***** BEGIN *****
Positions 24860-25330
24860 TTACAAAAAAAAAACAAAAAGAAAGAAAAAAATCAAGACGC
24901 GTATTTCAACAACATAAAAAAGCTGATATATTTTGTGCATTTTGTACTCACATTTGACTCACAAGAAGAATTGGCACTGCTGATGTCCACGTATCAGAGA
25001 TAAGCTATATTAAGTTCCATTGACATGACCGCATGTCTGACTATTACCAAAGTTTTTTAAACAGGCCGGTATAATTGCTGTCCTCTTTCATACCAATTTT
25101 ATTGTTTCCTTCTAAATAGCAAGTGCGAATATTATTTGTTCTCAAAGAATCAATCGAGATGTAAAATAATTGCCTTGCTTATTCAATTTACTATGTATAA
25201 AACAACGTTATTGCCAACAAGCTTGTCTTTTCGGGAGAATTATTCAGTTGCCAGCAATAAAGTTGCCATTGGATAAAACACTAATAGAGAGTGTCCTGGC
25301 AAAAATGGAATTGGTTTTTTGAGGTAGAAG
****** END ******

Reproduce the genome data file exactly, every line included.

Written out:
Positions 24860-25330
24860 TTACAAAAAAAAAACAAAAAGAAAGAAAAAAATCAAGACGC
24901 GTATTTCAACAACATAAAAAAGCTGATATATTTTGTGCATTTTGTACTCACATTTGACTCACAAGAAGAATTGGCACTGCTGATGTCCACGTATCAGAGA
25001 TAAGCTATATTAAGTTCCATTGACATGACCGCATGTCTGACTATTACCAAAGTTTTTTAAACAGGCCGGTATAATTGCTGTCCTCTTTCATACCAATTTT
25101 ATTGTTTCCTTCTAAATAGCAAGTGCGAATATTATTTGTTCTCAAAGAATCAATCGAGATGTAAAATAATTGCCTTGCTTATTCAATTTACTATGTATAA
25201 AACAACGTTATTGCCAACAAGCTTGTCTTTTCGGGAGAATTATTCAGTTGCCAGCAATAAAGTTGCCATTGGATAAAACACTAATAGAGAGTGTCCTGGC
25301 AAAAATGGAATTGGTTTTTTGAGGTAGAAG